Hey, im having trouble exporting a video 1920x1080px to .mov and using h.264 coedc, After Effects doesn´t allow me to use that codec.
Hope someone can help me!
h.264 in a MOV container is a bad idea. Apple stopped supporting it a long time ago. You should render an H.264 MP4 using the Adobe Media Encoder. Make sure you pick one of the presets that match your frame size and frame rate. Don't create custom settings unless you really know what you are doing.
A client is asking me to export the video with that especifications, the main reason is that if I use codec Animation the file size its too big, you have any suggestion? I really appreciate your comments. Thanks a lot.
If the client really needs the movie as h.264 in MOV format then just use the AME to render an MP4 and change the extension. The big problem is rendering to the MOV container. MOV's that are really mp4's playback just fine.
You should also gently educate your client to the face that QuickTime no longer is working on or guaranteeing support for h.264 QuickTime. Also, H.264 is a very lossy intraframe codec that should never be used for further production or archiving. I'd pick a suitable production format for that. The proper format depends on the systems your client has in place. ProRez is good for a Mac, Cineware (free from GoPro) is also a suitable production format. If the video is going directly to the audience then an h,264 MP4 is the most universal format you can find. Any media player will accept the files without problems. Sometimes custom players used for things like animated signage are stuck with h.264 in a MOV container so all you have to do is change the extension to get those players to work. They will never know the difference.
Haha Ok, i´ll do that, sometimes clients are crazy. Thanks so much again for all your help. I really appreciate it.
It is quite sad that Adobe has removed the H264 codec from After Effects. No matter how buggy or outdated it was, it was by far the most common, most used, fastest, easiest, and lightest lossless compressor. Our clients still ask for .mov or .mp4 in H264 encoding. I had to rollback my after effects to a version before 15.1 to get the settings back to normal. This was a sudden move by Adobe. I found a link here on it - Dropped support for QuickTime 7 era formats and codecs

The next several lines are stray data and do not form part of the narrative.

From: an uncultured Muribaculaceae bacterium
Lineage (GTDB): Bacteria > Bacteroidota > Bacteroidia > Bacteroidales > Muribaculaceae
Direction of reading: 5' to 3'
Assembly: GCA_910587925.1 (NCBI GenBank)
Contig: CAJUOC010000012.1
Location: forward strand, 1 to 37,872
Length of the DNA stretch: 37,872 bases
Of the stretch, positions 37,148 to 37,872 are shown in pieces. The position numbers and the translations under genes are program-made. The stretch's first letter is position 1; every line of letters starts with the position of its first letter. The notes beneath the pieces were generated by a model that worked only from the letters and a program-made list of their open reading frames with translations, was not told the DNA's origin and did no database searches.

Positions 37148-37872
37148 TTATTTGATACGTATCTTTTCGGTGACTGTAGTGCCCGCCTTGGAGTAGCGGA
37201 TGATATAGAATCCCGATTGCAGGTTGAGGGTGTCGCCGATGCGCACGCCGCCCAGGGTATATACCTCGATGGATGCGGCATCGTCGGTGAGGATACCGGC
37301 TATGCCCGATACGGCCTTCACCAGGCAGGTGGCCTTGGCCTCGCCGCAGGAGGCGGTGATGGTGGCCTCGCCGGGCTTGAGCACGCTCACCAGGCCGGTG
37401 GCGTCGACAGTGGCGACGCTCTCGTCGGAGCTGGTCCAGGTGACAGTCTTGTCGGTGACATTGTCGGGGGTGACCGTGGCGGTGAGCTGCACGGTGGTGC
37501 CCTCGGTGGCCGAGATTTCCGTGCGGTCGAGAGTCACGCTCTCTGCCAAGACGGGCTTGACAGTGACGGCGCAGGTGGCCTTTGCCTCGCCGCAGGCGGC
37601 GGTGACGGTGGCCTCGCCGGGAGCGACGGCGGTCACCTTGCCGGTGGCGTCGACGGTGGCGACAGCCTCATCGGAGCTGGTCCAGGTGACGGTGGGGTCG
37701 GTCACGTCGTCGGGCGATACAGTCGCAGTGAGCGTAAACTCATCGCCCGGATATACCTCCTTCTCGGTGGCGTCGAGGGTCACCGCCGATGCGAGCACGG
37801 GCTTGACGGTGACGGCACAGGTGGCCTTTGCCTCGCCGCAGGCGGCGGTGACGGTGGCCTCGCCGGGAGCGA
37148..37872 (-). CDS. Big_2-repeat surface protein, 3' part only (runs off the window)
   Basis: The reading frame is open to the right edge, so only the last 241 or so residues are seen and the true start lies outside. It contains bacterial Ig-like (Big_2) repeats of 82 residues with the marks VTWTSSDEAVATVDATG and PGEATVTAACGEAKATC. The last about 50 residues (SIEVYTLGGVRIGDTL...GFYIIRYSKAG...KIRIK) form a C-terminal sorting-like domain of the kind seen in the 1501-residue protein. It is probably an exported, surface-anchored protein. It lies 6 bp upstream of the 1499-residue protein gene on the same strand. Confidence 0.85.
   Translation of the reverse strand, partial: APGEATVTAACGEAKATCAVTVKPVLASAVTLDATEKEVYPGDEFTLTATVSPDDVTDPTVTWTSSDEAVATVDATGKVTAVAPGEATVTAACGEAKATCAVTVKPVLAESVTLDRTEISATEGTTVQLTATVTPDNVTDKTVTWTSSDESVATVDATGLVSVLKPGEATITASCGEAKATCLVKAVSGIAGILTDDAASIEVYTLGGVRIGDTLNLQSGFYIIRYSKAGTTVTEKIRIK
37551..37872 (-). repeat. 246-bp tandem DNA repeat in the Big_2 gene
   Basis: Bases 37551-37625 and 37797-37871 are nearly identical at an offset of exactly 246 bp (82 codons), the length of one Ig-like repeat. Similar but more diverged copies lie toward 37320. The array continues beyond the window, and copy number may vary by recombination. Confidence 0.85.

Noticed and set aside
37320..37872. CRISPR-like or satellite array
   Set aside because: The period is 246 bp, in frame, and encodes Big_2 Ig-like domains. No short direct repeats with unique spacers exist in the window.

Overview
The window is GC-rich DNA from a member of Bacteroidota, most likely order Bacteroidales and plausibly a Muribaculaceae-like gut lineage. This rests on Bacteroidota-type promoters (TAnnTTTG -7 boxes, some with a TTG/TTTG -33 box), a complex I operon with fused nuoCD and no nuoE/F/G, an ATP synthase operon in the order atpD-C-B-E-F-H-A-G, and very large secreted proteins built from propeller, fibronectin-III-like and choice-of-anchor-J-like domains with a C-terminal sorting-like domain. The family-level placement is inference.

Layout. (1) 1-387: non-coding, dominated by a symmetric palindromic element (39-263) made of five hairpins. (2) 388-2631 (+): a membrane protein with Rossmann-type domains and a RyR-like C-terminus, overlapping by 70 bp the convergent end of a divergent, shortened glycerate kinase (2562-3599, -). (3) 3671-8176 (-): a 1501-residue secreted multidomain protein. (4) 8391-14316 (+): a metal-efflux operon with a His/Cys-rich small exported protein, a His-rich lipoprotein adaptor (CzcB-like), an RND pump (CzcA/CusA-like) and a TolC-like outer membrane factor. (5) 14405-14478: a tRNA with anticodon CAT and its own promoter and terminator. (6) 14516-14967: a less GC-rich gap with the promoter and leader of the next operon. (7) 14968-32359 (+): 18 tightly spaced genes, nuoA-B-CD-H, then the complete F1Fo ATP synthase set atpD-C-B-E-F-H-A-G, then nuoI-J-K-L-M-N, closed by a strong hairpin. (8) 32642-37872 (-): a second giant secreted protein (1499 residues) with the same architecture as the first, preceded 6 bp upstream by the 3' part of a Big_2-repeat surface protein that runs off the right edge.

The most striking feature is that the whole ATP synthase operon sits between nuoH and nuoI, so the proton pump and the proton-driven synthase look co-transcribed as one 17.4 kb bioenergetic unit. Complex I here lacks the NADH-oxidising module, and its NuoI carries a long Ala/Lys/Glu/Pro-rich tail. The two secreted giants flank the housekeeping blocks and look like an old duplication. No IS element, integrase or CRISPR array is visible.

Until someone has tried other codecs from the new limited list and has an equivalent to H264, I'm not updating my After Effects. I haven't tried directly exporting to AME, but from what I read on forums, it's a lengthier and slower process.
The AME is not that much slower, in actual fact it saves you time because you don't have to stop working in AE while renders are running. Since the AME was introduced I have been far more productive because I now almost never wait for a render. I just don't. There is no reason to.
H.264 produces much cleaner files and better playback performance when you use Multi-Pass rendering and that was never available through the output module but has always been available in the AME. Not running the latest version of AE is also denying you many improved features that are huge time savers if you do motion graphics, work with masks, do color grading and a bunch of other things. Blaming Adobe for trying to save you from problems encoding files when another manufacturer drops support is a little silly. Not learning and using the best tools for the job is going to eventually leave you behind.
If you are really concerned with delivery time you should spend $100 and buy RenderGarden. It will more than pay for itself in the first 24 hours unless you work for free.
I have what I believe is a related problem. My PDFs show videos of deaf sign language (ASL) in floating windows (since otherwise they'd take up too much space), and hopefully should permit readers to view them frame by frame to study their details. This used to be possible with MOV files before a security hole was discovered in MOV files and Adobe made this difficult. Right now I've discovered that in the latest version of Acro Pro DC, if I link them instead of embedding them, I can play the MOV files no problem, except that Adobe asks user permission each time, and my PDFs have anywhere from 20 to 100 videos in them, and it can get pretty tiresome to have to grant permission to each and every one in turn. This post mentions MOV files as a container for H264. Will that solve my problem? That is, will Acrobat see that they're H264 and play them without asking permission, yet keep the MOV interface with its frame-by-frame viewing. I'm open to any other solution that gives me frame-by-frame viewing. Thanks for your help.
Oops! Testing further, I discovered it only asks permission for the first MOV video opened, then obeys the request not to keep asking for subsequent videos. In my earlier testing I must have forgotten to check that box. But it does ask again next time you open the document. And I'd still like to know if MOV files with H264 under the covers would solve my problem, and if so, how to create them. Thanks.
To Rick Gerard: Did I understand correctly from reading one of your posts above that it's so simple as just converting a MOV to MP4 and then giving the result an MOV file extension? But if so, will Acrobat see that it's H.264 under the covers and refrain from the warning message?